incubator-general mailing list archives

Site index · List index
Message view « Date » · « Thread »
Top « Date » · « Thread »
From Andrew Purtell <>
Subject Re: [VOTE] Phoenix for incubator project
Date Fri, 06 Dec 2013 01:54:51 GMT
+1 (binding)

On Friday, December 6, 2013, Stack wrote:

> Discussion of the Phoenix proposal has settled since its original
> posting on November 7th.  Feedback has been incorporated.
> Let us now move to a vote.
> Should Phoenix become an Apache incubator project?
> [] +1 Accept Phoenix into the Incubator
> [] +0 Don't care whether or which
> [] -1 Do not accept Phoenix into the Incubator because...
> The latest version of the proposal can be found here [1].  It is
> also posted below for your convenience.
> Let the vote run 72 hours.
> Thank you,
> St.Ack
> 1.
> Abstract
> Phoenix is an open source SQL query engine for Apache HBase, a NoSQL data
> store. It is accessed as a JDBC driver and enables querying and managing
> HBase tables using SQL.
> Proposal
> Phoenix is an open source SQL skin over HBase delivered as a
> client-embedded JDBC driver targeting low latency queries over HBase data.
> Phoenix takes your SQL query, compiles it into a series of HBase scans, and
> orchestrates the running of those scans to produce regular JDBC result
> sets. The table metadata is stored in an HBase table and versioned, such
> that snapshot queries over prior versions will automatically use the
> correct schema. Direct use of the HBase API, along with coprocessors and
> custom filters, results in performance on the order of milliseconds for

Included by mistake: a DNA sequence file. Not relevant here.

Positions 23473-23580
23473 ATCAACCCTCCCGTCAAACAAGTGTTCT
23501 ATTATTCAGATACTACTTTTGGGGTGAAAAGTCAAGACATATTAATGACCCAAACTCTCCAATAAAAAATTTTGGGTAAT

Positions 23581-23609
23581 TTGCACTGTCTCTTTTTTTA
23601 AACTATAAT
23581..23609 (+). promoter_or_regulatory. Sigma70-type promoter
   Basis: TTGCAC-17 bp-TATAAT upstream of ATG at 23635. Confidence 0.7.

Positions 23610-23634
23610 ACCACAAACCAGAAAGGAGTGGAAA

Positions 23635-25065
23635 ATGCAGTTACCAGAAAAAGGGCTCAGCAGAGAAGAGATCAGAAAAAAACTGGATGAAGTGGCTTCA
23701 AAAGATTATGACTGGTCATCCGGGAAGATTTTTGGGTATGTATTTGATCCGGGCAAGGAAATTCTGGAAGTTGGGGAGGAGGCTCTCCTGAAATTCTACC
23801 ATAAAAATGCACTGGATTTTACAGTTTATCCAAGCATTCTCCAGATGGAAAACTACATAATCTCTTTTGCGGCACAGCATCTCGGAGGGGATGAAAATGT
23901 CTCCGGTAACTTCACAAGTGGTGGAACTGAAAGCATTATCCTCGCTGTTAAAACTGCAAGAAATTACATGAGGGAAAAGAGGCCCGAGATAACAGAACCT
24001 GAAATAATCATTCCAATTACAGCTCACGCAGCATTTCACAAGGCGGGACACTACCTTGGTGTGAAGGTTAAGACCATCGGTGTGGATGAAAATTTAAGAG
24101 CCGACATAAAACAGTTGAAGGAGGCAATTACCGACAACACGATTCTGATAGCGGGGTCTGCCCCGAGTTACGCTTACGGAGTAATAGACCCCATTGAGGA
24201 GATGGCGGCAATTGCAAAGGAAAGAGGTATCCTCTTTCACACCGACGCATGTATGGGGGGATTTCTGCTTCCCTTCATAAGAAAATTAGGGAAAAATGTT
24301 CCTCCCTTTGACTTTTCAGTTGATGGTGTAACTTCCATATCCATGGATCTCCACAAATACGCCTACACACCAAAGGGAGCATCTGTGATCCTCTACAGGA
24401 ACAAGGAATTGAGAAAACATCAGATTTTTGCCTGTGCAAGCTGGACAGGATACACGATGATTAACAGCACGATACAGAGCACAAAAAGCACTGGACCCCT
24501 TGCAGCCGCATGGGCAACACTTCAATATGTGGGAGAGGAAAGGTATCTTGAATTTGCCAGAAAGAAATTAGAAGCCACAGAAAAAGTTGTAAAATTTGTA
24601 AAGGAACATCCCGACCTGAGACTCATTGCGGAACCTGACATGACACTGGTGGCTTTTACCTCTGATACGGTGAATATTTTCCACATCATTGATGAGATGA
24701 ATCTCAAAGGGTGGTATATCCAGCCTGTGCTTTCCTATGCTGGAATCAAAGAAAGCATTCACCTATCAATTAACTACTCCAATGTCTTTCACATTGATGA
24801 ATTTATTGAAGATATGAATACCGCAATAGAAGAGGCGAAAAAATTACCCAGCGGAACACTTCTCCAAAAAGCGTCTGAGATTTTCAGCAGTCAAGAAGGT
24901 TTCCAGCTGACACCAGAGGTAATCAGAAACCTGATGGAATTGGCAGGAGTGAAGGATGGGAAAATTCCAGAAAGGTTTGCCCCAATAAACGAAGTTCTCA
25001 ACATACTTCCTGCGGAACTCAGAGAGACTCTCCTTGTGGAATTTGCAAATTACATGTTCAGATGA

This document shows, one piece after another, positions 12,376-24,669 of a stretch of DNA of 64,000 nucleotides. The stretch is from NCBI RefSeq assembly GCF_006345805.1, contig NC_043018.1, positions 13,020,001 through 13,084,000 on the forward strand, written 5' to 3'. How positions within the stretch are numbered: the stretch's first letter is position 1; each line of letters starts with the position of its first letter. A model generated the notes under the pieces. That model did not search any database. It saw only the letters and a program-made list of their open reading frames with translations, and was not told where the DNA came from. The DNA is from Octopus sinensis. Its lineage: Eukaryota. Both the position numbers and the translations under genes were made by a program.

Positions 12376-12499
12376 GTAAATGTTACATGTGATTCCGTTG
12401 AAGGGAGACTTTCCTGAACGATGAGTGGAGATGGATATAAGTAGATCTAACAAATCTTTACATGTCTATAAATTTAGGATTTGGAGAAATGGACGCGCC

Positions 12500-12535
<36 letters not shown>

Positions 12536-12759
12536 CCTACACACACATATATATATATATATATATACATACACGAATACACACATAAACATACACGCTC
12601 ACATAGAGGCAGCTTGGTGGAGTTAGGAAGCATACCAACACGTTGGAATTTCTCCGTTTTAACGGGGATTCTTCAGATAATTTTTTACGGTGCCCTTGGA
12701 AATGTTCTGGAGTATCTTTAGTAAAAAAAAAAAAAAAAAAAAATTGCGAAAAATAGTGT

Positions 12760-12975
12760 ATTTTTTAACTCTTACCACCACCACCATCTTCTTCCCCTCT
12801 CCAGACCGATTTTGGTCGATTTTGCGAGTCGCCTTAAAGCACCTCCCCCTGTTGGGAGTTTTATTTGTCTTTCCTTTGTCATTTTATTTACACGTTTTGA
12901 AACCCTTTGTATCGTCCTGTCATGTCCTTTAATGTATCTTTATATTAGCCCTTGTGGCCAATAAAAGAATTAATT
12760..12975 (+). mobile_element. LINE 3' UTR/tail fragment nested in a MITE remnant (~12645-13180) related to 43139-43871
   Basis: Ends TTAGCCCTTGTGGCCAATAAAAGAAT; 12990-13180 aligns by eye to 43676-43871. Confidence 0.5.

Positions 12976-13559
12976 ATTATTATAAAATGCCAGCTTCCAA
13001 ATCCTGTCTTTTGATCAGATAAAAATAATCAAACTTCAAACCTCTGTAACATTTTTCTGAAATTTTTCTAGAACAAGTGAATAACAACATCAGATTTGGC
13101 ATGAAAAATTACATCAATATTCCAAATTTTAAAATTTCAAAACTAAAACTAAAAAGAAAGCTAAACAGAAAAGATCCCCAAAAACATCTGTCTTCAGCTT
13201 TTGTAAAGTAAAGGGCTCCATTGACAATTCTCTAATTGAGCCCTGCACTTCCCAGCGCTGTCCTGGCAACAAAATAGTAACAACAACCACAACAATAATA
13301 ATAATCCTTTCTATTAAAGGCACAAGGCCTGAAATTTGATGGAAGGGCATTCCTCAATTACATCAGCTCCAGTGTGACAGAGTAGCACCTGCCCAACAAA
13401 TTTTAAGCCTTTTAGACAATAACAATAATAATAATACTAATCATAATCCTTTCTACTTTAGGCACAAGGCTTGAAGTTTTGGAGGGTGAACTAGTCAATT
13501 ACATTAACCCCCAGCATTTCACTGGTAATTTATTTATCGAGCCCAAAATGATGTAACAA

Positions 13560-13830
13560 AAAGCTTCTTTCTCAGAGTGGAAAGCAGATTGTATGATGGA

> small queries, or seconds for tens of millions of rows. Phoenix interfaces
> with both Pig and Map-reduce for the input and output of data.
> Background
> Phoenix initially started as an internal project at to
> efficiently analyze big data stored in HBase. It was open sourced on Github
> about a year ago in Jan 2013. Over time Phoenix, together with HBase as the
> storage tier, has begun to evolve into a general SQL database with support
> for metadata management, secondary indexes, joins, query optimization, and
> multi-tenancy. This is expected to continue as Phoenix implements a
> cost-based query optimizer and potentially transaction support, and
> surfaces new HBase security features such as encryption and cell-level
> security. Phoenix's developer community has also grown to include
> additional companies such as Intel, who have contributed join support to
> Phoenix, as well as Hortonworks, who are in the process of porting Phoenix
> to the 0.96 release of HBase.
> Rationale
> As usage and the number of contributors to Phoenix has grown, we have
> sought for a long-term home for the project, and we believe the Apache
> foundation would be a great fit. Joining Apache would ensure that tried and
> true processes and procedures are in place for the growing number of
> organizations interested in contributing to Phoenix. Phoenix is also a good
> fit for the Apache foundation: Phoenix already interoperates with several
> existing Apache projects (HBase, Hadoop, Pig, BigTop). The Phoenix team is
> familiar with the Apache process and and believes in the Apache mission -
> the team already includes multiple Apache committers.
> Initial Goals
> The initial goals will be to move the existing codebase to Apache and
> integrate with the Apache development process. Once this is accomplished,
> we plan for incremental development and releases that follow the Apache
> guidelines.
> Current Status
> Phoenix has undergone two major and three minor releases (1.0, 1.1, 1.2,
> 2.0, and 2.1) as well as many patch releases. Phoenix is being used in
> production by as well as at other organizations. The Phoenix
> codebase is currently hosted at, which will form the basis of
> the Apache git repository.
> Meritocracy
> The Phoenix project already operates on meritocratic principles. Phoenix
> has several developers from various organizations outside of
> who have contributed major new features. While this process has remained